Brownsville, Tex., the border town that the author comes from. (Salwan Georges/The Washington Post)
Oscar Cásares is the author of the novel “Where We Come From.” He teaches creative writing at the University of Texas at Austin.

I come from a place called Brownsville, Tex., on the southernmost tip of the U.S.-Mexico border, where my family settled more than 160 years ago. Now I live and work in Austin, but this summer I’m teaching in Augsburg, Germany, and next summer I’ll be living in Oxford, England. I come from one place, but that one place does not tell my complete story.

President Trump recently tweeted that four freshmen congresswomen should “go back” to where they came from (even though all but one of these women of color were born in the United States). He implied, in other words, that where their families came from somehow defines them. But your family’s place of origin isn’t where the story ends, only where it begins.

The question of where we come from is at its root a question of identity. The place you identify with can be a nation, a state, a region, a city or town or suburb, a village or even a neighborhood. The question can be a little more challenging to answer if you moved around a lot when you were growing up or if you were born in one place and grew up in another. Some people will claim the places their ancestors came from; others will claim the place they were born or where they went to high school. There are people who want nothing to do with where they or their family started, and instead will decide that their story began more recently, where they currently live or are raising their own children. Still others will say they come from multiple places. There is no wrong answer.

I tell people I come from Brownsville, because this is where my story begins. I tell them I come from the border, because I write about this part of the world, and it inhabits my novels and stories and essays. I claim the place because, since I left in 1985, I have carried a piece of it with me and imagine I always will. You can be from a place, be connected to it and the people, and still be part of a larger world.

Rep. Alexandria Ocasio-Cortez, one of the women Trump tweeted about, has said on Twitter: “To be Puerto Rican is to be the descendant of: African Moors + slaves, Taino Indians, Spanish colonizers, Jewish refugees, and likely others. We are all of these things and something else at once — we are Boricua,” referring to the name for the island of Puerto Rico before the arrival of the Spaniards.

The president’s comment is also about belonging, or rather not belonging, as he suggested when it came to the congresswomen. His slur of “go back” came with the implication that even though the four women were elected to office, they are only marginally citizens of the country, regardless of how long they or their families have been in the United States.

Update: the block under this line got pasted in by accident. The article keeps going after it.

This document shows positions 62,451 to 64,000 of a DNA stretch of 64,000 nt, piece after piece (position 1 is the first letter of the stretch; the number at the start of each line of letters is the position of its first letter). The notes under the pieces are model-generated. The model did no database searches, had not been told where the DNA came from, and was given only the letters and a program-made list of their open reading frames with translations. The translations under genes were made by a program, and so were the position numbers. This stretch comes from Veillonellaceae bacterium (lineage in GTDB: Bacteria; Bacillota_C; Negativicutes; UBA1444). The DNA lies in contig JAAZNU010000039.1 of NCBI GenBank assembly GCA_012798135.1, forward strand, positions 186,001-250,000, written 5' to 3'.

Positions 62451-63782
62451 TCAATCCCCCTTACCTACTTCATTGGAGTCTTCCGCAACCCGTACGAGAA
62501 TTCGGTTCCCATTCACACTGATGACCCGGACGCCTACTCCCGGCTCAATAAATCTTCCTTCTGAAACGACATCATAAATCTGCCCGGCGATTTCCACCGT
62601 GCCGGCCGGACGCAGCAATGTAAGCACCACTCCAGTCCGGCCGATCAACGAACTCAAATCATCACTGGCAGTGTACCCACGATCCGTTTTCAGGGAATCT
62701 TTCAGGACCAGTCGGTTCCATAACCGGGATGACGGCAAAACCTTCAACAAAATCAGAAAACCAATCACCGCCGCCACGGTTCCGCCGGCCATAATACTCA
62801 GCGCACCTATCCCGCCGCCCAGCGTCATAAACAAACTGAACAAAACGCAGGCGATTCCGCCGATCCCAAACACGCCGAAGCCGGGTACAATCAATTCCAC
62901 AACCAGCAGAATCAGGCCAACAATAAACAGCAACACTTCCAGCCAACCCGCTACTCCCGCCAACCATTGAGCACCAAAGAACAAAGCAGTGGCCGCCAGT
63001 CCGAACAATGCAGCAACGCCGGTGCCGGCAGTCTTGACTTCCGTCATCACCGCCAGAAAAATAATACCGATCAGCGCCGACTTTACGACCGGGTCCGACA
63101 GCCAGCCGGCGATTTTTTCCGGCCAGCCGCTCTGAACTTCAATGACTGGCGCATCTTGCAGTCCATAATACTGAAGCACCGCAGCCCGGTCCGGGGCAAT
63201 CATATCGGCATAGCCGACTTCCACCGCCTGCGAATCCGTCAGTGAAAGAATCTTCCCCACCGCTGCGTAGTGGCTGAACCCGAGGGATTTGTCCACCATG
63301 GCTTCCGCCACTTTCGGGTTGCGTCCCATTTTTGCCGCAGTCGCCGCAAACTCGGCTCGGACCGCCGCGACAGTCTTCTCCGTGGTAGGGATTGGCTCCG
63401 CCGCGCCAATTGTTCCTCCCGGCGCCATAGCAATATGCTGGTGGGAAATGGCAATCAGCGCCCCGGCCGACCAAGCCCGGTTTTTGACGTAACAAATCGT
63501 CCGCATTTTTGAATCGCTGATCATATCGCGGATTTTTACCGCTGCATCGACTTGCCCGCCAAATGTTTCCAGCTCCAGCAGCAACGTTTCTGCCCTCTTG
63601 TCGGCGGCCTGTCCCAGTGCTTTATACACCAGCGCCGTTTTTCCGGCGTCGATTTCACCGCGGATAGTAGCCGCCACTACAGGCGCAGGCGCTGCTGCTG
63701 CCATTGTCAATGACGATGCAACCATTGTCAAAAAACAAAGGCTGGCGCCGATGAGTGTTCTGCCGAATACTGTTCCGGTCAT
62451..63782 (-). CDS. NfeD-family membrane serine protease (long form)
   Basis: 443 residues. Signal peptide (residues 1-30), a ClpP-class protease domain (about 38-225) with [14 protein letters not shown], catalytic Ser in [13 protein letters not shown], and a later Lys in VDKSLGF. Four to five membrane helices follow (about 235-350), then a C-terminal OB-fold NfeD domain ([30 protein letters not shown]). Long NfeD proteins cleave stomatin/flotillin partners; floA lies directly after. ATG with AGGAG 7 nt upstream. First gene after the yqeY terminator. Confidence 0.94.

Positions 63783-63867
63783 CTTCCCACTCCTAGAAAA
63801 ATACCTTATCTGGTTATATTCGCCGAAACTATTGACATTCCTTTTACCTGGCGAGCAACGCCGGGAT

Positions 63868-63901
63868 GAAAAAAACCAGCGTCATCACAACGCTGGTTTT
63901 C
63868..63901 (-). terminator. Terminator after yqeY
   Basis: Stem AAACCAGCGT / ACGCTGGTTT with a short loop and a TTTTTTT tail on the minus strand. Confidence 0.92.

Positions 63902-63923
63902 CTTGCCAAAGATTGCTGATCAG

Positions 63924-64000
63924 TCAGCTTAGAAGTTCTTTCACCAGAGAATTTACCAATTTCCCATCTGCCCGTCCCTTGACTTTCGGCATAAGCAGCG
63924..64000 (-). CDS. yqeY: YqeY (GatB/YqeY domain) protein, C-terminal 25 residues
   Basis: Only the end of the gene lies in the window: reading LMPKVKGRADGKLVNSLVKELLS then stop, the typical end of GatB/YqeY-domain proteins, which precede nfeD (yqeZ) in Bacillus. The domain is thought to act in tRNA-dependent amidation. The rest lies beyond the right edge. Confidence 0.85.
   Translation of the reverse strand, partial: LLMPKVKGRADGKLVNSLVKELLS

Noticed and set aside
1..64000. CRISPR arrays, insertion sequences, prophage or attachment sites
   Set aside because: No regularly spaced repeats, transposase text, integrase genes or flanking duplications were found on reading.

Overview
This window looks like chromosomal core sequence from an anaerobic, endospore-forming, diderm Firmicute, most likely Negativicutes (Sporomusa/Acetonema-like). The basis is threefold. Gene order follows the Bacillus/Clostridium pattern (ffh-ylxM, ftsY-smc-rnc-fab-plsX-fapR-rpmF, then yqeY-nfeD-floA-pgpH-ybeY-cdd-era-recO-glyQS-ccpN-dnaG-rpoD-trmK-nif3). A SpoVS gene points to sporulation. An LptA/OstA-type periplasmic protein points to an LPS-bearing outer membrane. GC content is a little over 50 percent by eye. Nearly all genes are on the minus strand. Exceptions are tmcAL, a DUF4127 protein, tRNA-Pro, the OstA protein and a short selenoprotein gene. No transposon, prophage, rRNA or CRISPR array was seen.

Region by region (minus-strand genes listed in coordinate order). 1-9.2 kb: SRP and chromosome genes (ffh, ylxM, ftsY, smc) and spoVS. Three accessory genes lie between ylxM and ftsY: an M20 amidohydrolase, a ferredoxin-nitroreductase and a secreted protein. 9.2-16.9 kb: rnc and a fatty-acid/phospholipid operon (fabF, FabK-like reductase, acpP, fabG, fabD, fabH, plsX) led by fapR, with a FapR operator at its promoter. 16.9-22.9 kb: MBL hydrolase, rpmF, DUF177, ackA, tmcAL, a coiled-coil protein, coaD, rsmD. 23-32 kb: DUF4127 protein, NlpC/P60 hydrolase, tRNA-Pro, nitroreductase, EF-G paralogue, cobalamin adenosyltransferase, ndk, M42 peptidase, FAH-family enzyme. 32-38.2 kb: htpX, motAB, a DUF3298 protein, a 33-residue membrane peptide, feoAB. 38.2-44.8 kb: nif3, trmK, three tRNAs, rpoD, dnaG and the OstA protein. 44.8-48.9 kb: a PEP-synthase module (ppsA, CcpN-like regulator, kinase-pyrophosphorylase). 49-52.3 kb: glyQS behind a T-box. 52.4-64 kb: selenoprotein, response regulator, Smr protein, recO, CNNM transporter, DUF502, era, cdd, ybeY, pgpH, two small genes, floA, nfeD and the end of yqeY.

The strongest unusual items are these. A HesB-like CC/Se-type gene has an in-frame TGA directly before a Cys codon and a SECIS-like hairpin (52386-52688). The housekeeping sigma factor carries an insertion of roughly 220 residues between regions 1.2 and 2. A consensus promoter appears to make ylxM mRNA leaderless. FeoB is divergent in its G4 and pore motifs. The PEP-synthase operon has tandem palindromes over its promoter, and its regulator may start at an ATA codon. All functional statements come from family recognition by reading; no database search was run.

“Go back,” because you don’t belong here. “Go back,” because this isn’t really your country and never will be. “Go back,” because we don’t need you. “Go back,” because you can’t keep quiet and appreciate that you’re not living in that crime-ridden place you came from. “Go back,” because I said to go back.

While his racism and xenophobia are plain to see, it’s important to remember that Trump is only a generation removed from his immigrant ancestors: His mother emigrated from Scotland, his grandfather from Bavaria, and he happens to be married to a woman from Slovenia. The difference seems to be that Scotland and Germany and Slovenia are overwhelmingly white, while Puerto Rico, Somalia and the Palestinian territories, where three of the members of Congress trace their ancestors, are not.

My predecessors came to this country from Mexico much too long ago for me to consider myself an immigrant. But growing up in a remote corner of the country, where my identity was shaped by living on the border, I was what you might call a “cultural immigrant” when I left the intimate world of my family, friends and community, and began to navigate the larger world that I have now inhabited for more than half my life.

The children of immigrants are raised with a certain fluidity. They learn the culture and customs that their families chose to bring with them, but they also encounter an entirely different world once they step outside the home. Intuitively, they learn how much of each world they can bring into the other, how much of their foods they can bring to school, how much of their new language they can bring home. They have a sense of what is acceptable, and they learn where the borders exist between each world.

No doubt there are children of color who have heard the president’s message. But what these children, particularly those of immigrants, also understand is that their parents will have to work extra hard to make it here. They understand that their families did something courageous in setting out for a new land, a place where they might not always be welcomed. They understand, no matter what, that they are here to write their own story.

Read more from Outlook:

I became an asylum officer to help people. Now I put them back in harm’s way.

The long, ugly history of insisting minority groups can’t criticize America

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